4. Focus your message. Given the combination of misinformation and interest, we need to be diligent in sharing clear, concise, and consistent messages. As a starting point, consider who from your organization is best suited to serve as a spokesperson—even if it’s to simply attribute quotes on a landing page. People are looking for public figures to trust, and it’s likely the answer is a doctor or leader in your system. Beyond that, tailor the specific creative to the questions people are asking. Consider a simple, multi-part message that hits a few key points and provides access to additional detail on a landing page. Animated gifs are an effective way to share this sort of message across awareness channels. Specific points to hit include a belief in the efficacy of the vaccine, an invitation to explore the facts for yourself, and a clear timeline of expectations before, during, and after vaccination.
81% of Americans are concerned about the impact of COVID-19 on older loved ones but just 70% are concerned about the impact on their own health.

drawing a parallel from our work with Houston Methodist

To go a step further than high-level considerations, allow me to bring forward an example from a specific campaign where we collaborated with the digital marketing leaders at Houston Methodist. While coronavirus vaccines were still undergoing clinical trials when this campaign ran, it does provide a blueprint for what’s possible with an awareness-first campaign with a goal of influencing behavior.

campaign background

As the Fourth of July holiday weekend approached, new cases were surging in the Houston area. Knowing the community wanted nothing more than to gather for a barbecue and enjoy the company of friends and family, our goal was to reach as many Houstonians as possible, help them understand the risk of gathering, and empower them to make the best decision. If we could stem the rate of transmission even a little bit, that would be a positive return on our investment.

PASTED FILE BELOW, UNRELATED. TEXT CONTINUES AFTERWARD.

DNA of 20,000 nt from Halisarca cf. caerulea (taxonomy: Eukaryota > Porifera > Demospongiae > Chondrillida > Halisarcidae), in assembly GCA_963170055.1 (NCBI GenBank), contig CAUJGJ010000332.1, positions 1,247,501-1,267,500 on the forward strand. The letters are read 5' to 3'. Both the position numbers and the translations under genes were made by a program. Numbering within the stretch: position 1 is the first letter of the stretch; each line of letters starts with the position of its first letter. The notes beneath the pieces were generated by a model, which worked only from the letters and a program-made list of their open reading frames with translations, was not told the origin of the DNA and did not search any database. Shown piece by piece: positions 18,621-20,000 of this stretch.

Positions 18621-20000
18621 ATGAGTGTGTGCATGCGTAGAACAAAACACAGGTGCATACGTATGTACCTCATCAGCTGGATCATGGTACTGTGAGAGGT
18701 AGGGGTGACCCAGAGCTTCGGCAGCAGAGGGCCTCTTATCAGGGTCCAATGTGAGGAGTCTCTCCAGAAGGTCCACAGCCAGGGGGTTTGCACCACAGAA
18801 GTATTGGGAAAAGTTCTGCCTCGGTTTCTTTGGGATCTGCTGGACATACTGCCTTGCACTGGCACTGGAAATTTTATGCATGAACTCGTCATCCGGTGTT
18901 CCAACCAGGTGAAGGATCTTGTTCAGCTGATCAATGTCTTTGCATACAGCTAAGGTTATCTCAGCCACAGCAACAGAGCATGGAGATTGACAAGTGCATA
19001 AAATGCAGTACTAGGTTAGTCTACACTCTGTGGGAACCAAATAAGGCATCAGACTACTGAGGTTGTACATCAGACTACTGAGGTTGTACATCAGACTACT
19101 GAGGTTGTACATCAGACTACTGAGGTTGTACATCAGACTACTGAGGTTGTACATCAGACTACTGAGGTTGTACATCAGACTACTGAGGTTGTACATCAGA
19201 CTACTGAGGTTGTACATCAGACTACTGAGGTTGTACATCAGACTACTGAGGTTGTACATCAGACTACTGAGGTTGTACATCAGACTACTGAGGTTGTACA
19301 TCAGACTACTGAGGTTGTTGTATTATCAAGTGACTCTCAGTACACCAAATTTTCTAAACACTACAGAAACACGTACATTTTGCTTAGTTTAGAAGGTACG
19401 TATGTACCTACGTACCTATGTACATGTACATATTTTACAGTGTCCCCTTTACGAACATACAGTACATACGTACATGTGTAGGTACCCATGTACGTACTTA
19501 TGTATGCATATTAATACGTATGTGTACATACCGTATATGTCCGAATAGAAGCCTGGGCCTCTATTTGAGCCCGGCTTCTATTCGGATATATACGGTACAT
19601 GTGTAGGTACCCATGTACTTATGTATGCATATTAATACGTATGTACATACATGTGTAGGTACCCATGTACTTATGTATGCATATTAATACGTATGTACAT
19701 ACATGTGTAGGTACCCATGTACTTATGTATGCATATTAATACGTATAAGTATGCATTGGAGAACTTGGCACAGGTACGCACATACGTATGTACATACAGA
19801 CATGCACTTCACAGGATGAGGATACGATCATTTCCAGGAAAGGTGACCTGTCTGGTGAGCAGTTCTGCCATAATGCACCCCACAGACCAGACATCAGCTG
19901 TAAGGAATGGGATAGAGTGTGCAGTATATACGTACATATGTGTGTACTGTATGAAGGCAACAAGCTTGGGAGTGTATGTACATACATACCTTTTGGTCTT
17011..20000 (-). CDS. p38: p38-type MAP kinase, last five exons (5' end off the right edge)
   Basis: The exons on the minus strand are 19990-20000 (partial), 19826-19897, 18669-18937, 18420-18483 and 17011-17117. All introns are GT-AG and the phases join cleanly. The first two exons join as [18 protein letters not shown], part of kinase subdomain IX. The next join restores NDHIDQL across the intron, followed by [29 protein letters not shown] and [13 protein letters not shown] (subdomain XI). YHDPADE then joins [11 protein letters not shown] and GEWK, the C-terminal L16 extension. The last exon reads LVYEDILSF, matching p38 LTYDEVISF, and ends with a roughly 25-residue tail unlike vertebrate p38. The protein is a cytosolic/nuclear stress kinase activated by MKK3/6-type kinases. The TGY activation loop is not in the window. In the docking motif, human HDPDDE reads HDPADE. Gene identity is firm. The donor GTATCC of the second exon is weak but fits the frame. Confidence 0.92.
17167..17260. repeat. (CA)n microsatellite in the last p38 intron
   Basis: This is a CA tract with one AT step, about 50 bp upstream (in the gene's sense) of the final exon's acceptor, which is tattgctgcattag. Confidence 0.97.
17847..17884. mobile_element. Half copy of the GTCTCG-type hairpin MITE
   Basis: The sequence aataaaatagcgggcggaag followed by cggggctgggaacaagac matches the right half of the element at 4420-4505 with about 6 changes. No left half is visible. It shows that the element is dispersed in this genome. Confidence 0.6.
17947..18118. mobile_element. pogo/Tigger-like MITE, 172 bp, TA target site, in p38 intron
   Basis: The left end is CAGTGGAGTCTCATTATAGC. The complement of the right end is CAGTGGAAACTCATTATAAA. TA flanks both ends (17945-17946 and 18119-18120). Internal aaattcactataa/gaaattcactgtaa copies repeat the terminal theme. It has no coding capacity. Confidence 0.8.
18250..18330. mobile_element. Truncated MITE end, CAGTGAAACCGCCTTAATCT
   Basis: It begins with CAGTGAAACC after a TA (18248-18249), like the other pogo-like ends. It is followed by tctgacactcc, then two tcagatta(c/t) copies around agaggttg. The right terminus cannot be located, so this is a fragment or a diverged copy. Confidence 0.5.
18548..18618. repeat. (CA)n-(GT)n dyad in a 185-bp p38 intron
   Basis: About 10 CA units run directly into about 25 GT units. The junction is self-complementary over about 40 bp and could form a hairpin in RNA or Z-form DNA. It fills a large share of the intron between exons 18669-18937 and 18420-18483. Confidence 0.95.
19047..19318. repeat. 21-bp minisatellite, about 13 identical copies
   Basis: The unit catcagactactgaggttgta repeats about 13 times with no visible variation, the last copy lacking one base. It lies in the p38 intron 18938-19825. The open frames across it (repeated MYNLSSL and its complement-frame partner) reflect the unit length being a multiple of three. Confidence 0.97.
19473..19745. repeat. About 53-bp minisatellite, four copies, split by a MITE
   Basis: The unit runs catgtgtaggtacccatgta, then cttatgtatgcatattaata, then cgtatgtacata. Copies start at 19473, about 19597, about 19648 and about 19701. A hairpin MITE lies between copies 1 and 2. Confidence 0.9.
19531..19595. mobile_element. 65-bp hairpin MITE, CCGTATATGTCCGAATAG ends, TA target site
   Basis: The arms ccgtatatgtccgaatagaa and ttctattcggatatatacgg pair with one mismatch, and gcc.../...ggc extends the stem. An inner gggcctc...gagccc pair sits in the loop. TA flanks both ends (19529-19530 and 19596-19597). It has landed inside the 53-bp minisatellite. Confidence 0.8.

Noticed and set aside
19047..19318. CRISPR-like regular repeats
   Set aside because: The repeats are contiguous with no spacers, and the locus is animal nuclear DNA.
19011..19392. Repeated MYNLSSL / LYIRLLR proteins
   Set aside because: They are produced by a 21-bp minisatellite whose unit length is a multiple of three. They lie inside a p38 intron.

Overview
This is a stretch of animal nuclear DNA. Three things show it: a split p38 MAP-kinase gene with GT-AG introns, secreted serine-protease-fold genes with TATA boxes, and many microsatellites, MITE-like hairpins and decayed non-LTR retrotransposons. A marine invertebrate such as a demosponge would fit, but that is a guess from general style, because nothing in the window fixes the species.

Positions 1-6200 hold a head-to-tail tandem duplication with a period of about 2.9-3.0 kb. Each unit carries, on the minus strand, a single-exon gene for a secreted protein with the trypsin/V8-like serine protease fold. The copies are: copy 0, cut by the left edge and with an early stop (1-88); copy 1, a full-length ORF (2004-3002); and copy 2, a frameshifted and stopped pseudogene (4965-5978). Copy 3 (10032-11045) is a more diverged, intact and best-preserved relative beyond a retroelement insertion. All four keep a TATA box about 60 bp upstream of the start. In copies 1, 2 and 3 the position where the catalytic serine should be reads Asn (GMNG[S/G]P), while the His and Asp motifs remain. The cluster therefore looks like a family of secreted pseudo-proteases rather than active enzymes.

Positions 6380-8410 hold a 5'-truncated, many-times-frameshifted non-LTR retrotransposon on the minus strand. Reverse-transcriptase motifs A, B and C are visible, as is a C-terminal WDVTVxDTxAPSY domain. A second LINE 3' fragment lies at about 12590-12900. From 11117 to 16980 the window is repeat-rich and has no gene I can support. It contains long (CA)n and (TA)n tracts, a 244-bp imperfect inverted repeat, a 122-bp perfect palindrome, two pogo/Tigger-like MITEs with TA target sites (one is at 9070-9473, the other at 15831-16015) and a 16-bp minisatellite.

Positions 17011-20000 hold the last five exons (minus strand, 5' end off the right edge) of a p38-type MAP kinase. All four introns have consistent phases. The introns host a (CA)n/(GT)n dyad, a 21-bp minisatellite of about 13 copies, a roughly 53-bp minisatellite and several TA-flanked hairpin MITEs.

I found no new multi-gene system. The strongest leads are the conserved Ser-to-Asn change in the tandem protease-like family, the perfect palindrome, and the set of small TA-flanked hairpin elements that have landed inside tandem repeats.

campaign strategy

Our strategy was threefold. First, cast a wide net. Second, share a simple message. Third, focus on education. To cast a wide net, we invested in several channels to reach audiences we didn’t often engage with. On Facebook and Instagram, we shared multi-lingual creative to make sure we were serving the entire community. We leveraged programmatic display plus audio and video pre-roll ads on media platforms where we hadn’t previously engaged.

We clarified our message to the simplest form. The four-part directive we shared was: The safest place to be is home; If you must go out, follow these guidelines; If you have symptoms, seek care; Emergency rooms are safe. To share that message, we created animated ads that both grabbed attention and allowed us to effectively bring the multi-part message forward. From an onsite experience, we prioritized education and utilized a blog post as the destination instead of a more traditional digital advertising landing page.

Example of an ad from the Houston Methodist coronavirus public health campaign

campaign outcomes

Over the course of a four-day flight, the campaign:

The campaign: Reached more than a quarter of the city’s +2M population, Averaged more than two impressions per individual reached, Engaged new users: 73% of users who visited did so for the first time, and Was received well: landing page engagement was 10% higher than our healthcare benchmark

We’re navigating uncharted waters. We’re also collaborating within the healthcare industry in ways I haven’t seen before. I encourage you to seek insight when necessary and share successful approaches when you’re able to. If you’d like to do either with me, please get in touch with us.